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On bootstrapping a community-run FOSS event

May 12, 2010, 19:02 (0 Talkback[s])
(Other stories by Nathan Willis)

"On Saturday, April 10th, I was in Austin Texas for the inaugural Texas Linux Fest (TXLF), a community-run FLOSS conference. The idea to stage the show arose last August during OSCON, picked up steam in the fall, and in the end a little under 400 people turned out — including speakers and volunteers — which most considered a successful number for a first year event. [TXLF attendees]

"The fact that it worked demonstrates that the developer and end-user open source community is eager to get together. But that fact guarantees no automatic success; along the way the TXLF planning team met challenges that anyone investigating launching their own regional show could learn from — as well as opportunities where the open source community could build tools useful for a wide range of all-volunteer projects.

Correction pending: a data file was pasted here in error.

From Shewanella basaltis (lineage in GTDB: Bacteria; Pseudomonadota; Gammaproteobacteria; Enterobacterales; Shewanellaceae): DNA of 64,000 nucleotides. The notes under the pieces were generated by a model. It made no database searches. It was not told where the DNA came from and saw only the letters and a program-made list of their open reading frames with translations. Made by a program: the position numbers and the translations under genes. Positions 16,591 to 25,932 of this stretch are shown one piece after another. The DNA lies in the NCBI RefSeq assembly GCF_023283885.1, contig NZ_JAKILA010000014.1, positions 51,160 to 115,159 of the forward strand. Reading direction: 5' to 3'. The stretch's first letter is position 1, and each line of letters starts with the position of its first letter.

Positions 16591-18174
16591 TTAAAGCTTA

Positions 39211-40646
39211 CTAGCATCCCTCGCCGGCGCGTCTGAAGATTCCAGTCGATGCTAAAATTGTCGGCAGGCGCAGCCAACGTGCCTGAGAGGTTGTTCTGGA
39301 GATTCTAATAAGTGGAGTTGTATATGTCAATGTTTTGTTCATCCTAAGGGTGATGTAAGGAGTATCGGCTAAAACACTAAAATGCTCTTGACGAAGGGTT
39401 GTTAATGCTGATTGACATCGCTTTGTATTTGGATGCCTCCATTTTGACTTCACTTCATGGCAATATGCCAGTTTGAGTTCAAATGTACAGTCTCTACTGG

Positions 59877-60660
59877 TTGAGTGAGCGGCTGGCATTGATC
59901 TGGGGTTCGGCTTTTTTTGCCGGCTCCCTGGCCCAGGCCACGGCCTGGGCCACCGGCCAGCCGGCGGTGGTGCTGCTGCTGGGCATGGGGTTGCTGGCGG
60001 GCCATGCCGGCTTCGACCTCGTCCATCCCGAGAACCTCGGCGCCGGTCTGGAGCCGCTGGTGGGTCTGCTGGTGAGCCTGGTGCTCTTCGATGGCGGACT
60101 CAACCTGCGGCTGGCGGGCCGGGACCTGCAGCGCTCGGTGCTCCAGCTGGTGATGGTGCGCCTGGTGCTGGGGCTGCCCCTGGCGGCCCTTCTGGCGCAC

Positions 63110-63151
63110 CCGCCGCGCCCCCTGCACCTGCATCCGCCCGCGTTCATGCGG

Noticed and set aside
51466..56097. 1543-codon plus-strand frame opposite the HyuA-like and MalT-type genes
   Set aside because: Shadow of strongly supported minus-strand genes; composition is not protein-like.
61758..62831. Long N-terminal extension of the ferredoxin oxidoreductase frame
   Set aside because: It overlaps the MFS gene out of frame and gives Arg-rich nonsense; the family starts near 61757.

"Brief background

"The genesis for TXLF was a series of independent conversations along the lines "there should be a regional community Linux show in Austin," mostly by Matt Ray of Zenoss and myself, with other people. Eventually both Ray and I had that conversation with Ilan Rabinovitch of SCALE, who told us to start talking to each other. Gathering all of the interested parties in one place was the first challenge. There is little you can do other than put the word out in every conceivable medium and see what happens — the group contacted individual free software hackers, business contacts, and every regional LUG and developers' group with an active presence on the Internet."

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